Today I'll be talking about two kinds of candy from Gustaf's, and a cookie made by Daelmans. All of these came from Wegman's once more.
Alas, I can't give even a brief background about Gustaf's, as I couldn't find anything online. There were several sites which marketed their wares, but I didn't see an actual company website. Therefore, all I can report is that aside from the Foamy Fruity Gummies and the Soft Licorice & Fruit that I ate, they also manufacture black and salted licorices, and candies in lace, sandwich, button, and filled straw shapes (I think these are probably licorice, too).
Daelmans, fortunately, has a website and thus more info. The company was begun in 1909 by Hermanus Daelmans, starting in the town of Vlijmen. From this small beginning Daelmans has blossomed into a large, successful corporation which exports to at least 30 countries. Aside from the Amsterdam short cake cookies I tried, their primary pastry categories are speculaas biscuits, coconut pastries, caramel waffles, puff pastries (turnovers and rolls), and filled pastries (with fruit, etc.). Daelmans is quite the socially conscious company, too, as they are into various causes such as sustainable palm oil, sustainable agriculture (they're UTZ certified), and fair trade.
On to the food itself. From Gustaf's, I had two Freeway-themed candies--the Monster Truck Foamy Fruity Gummies and the Double Decker Soft Licorice & Fruit. The former were about 4 cm. by 2 cm. (about 1.5 inches by .75 inch) candies available in three flavors, shaped like monster trucks. The latter were double decker bus-shaped, and about 2.5 cm. by 1 cm. (or about 1 inch by .5 inch), coming in six varieties. I'll list each kind below.
Monster Truck Foamy Fruit Gummies:
1) Strawberry (pink truck body, with red tires): Okay, distinct strawberry flavor, just average.
2) Banana and licorice (yellow body, with purple tires): Strange flavor pairing. Didn't like, but then I'm not generally into banana flavors.
3) Orange (orange body, with orange tires): Alright, orange-y in flavor, obviously. Was the best of the bunch, but not great.
For all of these the truck body parts were a taffy-like texture, and the tires were gummy-ish.
Double Decker Duos Soft Licorice & Fruit:
1) Raspberry (red color): Reminded me of Twizzlers in texture. Strong raspberry flavor, very good.
2) Orange (orange color): Also decent, but not as flavorful or good as the raspberry.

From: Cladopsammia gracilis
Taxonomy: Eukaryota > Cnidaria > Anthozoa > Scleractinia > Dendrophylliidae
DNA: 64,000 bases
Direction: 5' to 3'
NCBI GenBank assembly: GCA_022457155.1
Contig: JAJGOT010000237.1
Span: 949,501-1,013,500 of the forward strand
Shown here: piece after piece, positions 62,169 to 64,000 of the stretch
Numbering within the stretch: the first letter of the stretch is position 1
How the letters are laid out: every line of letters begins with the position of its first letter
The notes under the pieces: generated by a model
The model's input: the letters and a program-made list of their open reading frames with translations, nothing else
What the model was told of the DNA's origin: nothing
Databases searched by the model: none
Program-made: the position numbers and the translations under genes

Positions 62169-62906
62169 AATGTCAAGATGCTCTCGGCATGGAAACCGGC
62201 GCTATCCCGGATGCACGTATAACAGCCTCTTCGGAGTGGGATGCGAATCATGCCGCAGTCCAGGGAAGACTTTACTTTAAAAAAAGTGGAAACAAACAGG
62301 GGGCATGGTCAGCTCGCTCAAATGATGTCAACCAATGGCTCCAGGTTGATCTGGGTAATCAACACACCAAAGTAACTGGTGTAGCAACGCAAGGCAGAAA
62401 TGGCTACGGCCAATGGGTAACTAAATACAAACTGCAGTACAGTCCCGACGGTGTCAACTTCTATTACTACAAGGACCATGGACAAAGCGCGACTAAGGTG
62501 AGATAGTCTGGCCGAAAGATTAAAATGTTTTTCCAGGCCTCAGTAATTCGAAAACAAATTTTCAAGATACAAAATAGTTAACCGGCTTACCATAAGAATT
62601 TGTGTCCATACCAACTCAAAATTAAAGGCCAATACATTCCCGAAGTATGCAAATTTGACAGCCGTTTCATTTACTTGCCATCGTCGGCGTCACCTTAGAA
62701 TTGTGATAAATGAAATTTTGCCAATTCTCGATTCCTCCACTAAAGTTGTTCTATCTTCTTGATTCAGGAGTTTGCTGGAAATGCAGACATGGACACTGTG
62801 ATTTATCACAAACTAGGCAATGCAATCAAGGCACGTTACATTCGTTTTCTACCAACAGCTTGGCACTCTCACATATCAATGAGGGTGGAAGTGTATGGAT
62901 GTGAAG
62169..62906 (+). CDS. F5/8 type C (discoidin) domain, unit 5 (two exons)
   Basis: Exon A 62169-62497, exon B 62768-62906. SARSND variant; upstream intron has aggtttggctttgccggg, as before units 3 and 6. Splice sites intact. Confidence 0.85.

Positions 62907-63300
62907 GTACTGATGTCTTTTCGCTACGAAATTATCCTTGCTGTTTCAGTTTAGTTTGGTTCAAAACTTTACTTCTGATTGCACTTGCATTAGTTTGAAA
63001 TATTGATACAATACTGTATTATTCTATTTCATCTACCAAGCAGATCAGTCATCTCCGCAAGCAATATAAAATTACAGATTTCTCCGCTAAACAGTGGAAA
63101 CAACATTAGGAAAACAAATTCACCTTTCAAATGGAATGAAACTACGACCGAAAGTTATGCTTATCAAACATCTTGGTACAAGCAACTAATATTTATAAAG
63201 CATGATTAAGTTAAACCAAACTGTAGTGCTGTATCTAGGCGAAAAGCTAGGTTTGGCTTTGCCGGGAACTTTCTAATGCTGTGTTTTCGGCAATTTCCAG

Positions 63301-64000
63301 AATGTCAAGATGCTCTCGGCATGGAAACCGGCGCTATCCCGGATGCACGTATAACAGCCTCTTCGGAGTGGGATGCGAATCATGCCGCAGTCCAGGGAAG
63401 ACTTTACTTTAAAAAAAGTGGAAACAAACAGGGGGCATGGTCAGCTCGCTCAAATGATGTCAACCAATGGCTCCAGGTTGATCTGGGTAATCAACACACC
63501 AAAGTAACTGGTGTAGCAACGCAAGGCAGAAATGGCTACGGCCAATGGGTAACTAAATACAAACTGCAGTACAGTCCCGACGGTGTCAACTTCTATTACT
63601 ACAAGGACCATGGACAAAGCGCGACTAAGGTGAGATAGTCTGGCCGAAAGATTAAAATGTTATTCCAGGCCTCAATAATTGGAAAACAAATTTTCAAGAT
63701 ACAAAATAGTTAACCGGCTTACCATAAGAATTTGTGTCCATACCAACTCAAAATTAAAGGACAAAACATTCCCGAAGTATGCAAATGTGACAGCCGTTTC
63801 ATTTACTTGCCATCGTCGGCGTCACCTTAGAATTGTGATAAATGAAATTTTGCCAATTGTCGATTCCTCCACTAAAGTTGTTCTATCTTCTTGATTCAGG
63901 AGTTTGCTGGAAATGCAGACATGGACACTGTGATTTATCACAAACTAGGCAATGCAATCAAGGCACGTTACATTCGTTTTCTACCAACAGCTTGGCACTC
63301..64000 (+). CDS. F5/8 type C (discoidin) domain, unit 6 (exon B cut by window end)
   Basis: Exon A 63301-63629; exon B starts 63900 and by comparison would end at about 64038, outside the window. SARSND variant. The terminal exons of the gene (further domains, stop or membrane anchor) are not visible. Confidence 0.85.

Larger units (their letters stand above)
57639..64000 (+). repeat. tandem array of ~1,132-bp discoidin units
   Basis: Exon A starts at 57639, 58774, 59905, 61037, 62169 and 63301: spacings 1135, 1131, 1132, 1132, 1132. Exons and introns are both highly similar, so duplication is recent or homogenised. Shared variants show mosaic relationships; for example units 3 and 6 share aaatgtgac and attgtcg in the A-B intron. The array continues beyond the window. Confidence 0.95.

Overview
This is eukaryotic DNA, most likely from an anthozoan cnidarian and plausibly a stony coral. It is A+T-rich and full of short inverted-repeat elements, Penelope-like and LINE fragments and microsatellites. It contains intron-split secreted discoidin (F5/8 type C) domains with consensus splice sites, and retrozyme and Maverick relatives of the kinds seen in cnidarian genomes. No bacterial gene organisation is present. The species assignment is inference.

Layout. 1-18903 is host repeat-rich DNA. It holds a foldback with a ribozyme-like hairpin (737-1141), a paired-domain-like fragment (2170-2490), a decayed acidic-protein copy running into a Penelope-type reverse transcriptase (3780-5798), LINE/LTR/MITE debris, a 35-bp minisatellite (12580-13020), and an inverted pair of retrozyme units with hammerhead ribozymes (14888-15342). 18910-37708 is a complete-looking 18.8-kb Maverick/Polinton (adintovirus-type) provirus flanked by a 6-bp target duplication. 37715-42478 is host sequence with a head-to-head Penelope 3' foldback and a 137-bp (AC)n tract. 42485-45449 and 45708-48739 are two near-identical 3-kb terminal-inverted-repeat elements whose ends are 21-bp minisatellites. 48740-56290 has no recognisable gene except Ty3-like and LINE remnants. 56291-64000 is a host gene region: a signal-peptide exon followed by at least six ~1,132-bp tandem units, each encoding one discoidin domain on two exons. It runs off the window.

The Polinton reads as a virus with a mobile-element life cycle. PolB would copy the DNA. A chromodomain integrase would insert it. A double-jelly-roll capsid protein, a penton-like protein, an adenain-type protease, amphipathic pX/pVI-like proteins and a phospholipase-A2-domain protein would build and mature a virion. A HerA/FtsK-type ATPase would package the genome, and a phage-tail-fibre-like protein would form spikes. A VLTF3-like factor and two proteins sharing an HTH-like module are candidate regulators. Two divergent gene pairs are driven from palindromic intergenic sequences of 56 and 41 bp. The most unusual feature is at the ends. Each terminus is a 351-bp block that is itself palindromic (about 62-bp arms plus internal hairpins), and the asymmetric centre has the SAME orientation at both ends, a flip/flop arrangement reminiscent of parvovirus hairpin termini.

3) Apple (green color): Green apple flavor. Not very good, but I don't particularly enjoy this flavor usually.
4) Lemon (yellow): Rather "meh." Just okay, not very memorable.
5) Pineapple (white): This one was pretty tasty. Above average.
6) Black Currant (purple): Tart, and again very nice. Probably my second favorite.
All of these had the flavor color at the first third of so of the bus, while the back two thirds were black. In order I liked the raspberry best, then black currant, then pineapple, orange, lemon, and apple.
The Daelmans cookies were about 3 inches by 1 inch (about 7.5 cm. by 2.5 cm.), yellowish-brown, and in the shape of little buildings. They had a sweet odor, and were fairly crunchy. They weren't overly sweet, but still were tasty. I would characterize them as a solid cookie. I learned later that they came in 8 different shapes. The website didn't mention if these are based on 8 different real buildings (and if so, which ones), or just 8 different building styles. All the different shapes tasted the same, though.
I'll end with some brief info about monster trucks. Monster trucks, for the uninitiated, are pickup trucks with modified, larger suspensions and tires. I was curious that Gustaf's chose this shape for their candy, as I thought that these trucks were mostly an American phenomenon. Although they evidently did start in the U.S., other countries, including The Netherlands, apparently, have interest in them as well. Also, there's controversy over whose truck was the first to drive over and crush other cars. Jeff Dane's "King Kong" (aka "Bigger Foot") claims to have done it in the late 1970's. The Dykman Brothers also claim to have been first, using their "Cyclops." as did the owners (unnamed) of "High Roller" (aka "Thunder Beast"). But the earliest verified video shows that Bob Chandler's "Bigfoot" was the first, in April of 1981. Let the argument begin, I suppose. Finally, the longest monster truck ever was 32 feet (9.8 meters) long, owned by Brad and Jen Campbell. And my favorite monster truck name is probably the one which is less obvious and cliche macho, and instead is more honest and mockingly self-aware: "Blown Income," owned by Jeff Champ and Jared Vogle.